Legal experts say a former Donald Trump campaign aide is courting jail time with a threat that he will not cooperate with a grand jury subpoena from Special Counsel Robert Mueller.
In interviews with several national news outlets, former Trump campaign aide Sam Nunberg said that he had received the request from Mueller’s office last Friday, along with requests for documents related to Trump and other campaign associates, but that he will not comply. In these interviews, Nunberg said he was largely defying the subpoena because the documents requested were too extensive, but also noted that the special counsel’s office would want him to testify against Stone, who reportedly exchanged messages with WikiLeak’s Julian Assange during the presidential campaign. “….What they sent me was absolutely ridiculous,” Nunberg told MSNBC’s Katy Tur on Monday. “They wanted every e-mail that I had with Roger Stone and Steve Bannon. Why should I hand them e-mails from November 1, 2015?”
The Special Counsel’s office declined to comment. But veterans of past investigations said that defying the order would be a disastrous legal strategy for Nunberg, who himself attended law school.
Solomon Wisenberg, an attorney who worked in the independent counsel’s office for the Whitewater investigation during Bill Clinton’s presidency, said Nunberg’s defiance was “laughable,” and that it was “virtually impossible” based on legal precedent for someone subpoenaed before a grand jury to argue the the request is too broad and have that request granted. “Its a loser almost always,” Wisenberg explained of that strategy.
However, both Wisenberg and Jack Sharman, who was the Special Counsel to the House Financial Services Committee for the Whitewater investigation involving President Bill Clinton, said there are avenues of negotiation Nunberg could pursue with Mueller to narrow the scope of the documents requested, even if he would not completely forego the request. But, Wisenberg said that Nunberg broadcasting his subpoena defiance would not help him in this matter. “If he thinks by acting this way its a strong negotiating position, he’s moronic,” he said.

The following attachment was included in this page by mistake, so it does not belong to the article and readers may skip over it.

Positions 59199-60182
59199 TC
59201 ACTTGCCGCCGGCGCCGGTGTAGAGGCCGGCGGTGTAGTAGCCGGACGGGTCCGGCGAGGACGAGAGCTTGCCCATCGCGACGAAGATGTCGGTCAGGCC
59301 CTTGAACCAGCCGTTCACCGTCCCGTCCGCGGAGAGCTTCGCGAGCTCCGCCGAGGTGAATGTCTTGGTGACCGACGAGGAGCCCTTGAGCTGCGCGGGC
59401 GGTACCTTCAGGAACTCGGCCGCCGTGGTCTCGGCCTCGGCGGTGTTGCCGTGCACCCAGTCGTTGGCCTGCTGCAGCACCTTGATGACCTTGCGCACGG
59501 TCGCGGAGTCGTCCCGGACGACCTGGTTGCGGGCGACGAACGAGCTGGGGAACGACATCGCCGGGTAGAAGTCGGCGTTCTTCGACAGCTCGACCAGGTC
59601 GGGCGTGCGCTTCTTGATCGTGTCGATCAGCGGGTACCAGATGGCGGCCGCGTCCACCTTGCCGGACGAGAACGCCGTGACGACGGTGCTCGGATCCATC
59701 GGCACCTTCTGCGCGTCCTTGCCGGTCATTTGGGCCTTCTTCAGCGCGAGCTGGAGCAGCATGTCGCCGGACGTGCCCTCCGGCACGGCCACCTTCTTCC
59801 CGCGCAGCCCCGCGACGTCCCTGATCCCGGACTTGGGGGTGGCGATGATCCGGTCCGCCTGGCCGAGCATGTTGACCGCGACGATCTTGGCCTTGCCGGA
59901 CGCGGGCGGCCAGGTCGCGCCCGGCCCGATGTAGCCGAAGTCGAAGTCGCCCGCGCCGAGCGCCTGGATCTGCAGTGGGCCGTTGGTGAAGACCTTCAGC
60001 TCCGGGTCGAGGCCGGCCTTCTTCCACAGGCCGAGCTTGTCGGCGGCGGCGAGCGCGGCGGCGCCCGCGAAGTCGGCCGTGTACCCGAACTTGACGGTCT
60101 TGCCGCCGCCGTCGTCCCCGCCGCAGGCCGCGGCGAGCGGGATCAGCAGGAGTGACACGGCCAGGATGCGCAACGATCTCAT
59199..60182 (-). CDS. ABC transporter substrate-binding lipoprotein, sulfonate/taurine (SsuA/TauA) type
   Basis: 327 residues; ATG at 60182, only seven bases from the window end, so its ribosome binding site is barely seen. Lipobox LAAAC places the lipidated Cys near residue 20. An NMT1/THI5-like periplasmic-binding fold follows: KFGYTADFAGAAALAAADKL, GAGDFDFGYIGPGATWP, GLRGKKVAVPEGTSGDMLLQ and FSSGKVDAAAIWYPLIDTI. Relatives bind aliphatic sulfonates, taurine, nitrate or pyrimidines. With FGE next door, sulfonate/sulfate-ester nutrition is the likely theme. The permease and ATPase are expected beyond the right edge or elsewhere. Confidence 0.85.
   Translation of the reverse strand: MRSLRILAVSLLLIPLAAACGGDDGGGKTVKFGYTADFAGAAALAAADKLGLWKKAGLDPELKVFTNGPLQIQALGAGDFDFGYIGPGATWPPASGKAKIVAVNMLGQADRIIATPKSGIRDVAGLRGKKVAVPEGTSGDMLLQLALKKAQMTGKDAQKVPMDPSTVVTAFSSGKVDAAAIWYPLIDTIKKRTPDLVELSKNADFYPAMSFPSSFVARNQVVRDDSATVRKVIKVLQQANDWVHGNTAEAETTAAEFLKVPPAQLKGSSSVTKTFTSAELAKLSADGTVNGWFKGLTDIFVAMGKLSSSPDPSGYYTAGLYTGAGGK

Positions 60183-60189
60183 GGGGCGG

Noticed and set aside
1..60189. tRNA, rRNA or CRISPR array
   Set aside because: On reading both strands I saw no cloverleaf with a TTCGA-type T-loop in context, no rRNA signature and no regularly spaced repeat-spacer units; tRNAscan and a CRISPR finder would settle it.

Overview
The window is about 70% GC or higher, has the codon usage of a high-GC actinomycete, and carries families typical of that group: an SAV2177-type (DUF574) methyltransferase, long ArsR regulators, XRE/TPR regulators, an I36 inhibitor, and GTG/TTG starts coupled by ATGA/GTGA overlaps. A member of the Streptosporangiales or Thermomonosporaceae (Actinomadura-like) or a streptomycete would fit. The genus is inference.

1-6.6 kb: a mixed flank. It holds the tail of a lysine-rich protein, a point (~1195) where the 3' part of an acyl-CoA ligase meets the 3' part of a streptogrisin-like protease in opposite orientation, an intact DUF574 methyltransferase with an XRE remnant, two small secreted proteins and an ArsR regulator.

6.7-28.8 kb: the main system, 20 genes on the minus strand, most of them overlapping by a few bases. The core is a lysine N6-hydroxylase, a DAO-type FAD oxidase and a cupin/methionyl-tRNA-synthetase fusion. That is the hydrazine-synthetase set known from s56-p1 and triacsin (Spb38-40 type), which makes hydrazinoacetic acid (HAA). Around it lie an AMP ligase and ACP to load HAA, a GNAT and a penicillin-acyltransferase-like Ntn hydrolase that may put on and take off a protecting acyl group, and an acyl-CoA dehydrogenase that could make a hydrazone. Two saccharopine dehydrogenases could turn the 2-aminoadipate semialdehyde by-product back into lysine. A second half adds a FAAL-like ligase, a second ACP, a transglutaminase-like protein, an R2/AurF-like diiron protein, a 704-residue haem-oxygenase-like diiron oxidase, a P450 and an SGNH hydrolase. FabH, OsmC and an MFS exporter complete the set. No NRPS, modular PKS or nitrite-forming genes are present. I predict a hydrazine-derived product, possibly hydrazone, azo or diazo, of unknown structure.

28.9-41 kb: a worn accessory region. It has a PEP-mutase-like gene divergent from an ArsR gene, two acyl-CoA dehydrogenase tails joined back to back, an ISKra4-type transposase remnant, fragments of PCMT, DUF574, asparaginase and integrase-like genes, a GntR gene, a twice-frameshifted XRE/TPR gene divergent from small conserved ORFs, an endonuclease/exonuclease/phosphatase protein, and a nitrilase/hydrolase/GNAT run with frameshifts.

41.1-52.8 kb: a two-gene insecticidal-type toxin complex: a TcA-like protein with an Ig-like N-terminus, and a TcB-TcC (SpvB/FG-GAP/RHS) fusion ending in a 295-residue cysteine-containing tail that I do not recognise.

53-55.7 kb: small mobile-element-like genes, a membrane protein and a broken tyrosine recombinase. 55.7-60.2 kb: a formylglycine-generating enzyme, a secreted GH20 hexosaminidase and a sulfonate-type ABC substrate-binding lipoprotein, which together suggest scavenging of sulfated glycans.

Both Wisenberg and Sharman said that if Nunberg continues to defy the subpoena, or does not reach an agreement with the Special Counsel’s office he will be held in contempt of court and jailed, either until he agrees to testify or the grand jury expires — a prospect to which Nunberg seems amenably, at least publicly.
“I’m not cooperating,” Nunberg told Tapper. “If you want to arrest me, arrest me.”
Later on Monday, Nunberg told MSNBC’s Ari Melber that Mueller had offered him immunity, which is when a prosecutor agrees not to pursue charges against someone in order to receive information. But Wisenberg said that, if thats true, that just makes Nunberg’s defiance all the more baffling.
According to the New York Times, Mueller’s office had requested documents since November of 2015 pertaining to Trump, as well as Roger Stone —who Nunberg said is his mentor–Hope Hicks, who recently resigned as White House Communications Director, Steve Bannon, the former White House Chief Strategist, Michael Cohen, Trump’s longtime attorney, Corey Lewandowski and Paul Manafort, Trump’s former campaign manager, Rick Gates’ Manafort’s deputy, Carter Page, another former campaign adviser, and Keith Schiller, Trump’s former longtime bodyguard.Nunberg reiterated several times on cable television that he was not a fan of President Trump.
“He treated me like crap,” he told CNN’s Jake Tapper. However, he conceded that after being subpoenaed, he agreed with Trump the special counsel’s office was on a mission to undermine the President. “The President’s right,” Nunberg continued in his interview with Tur. “It’s a witch hunt and I’m not going to cooperate.”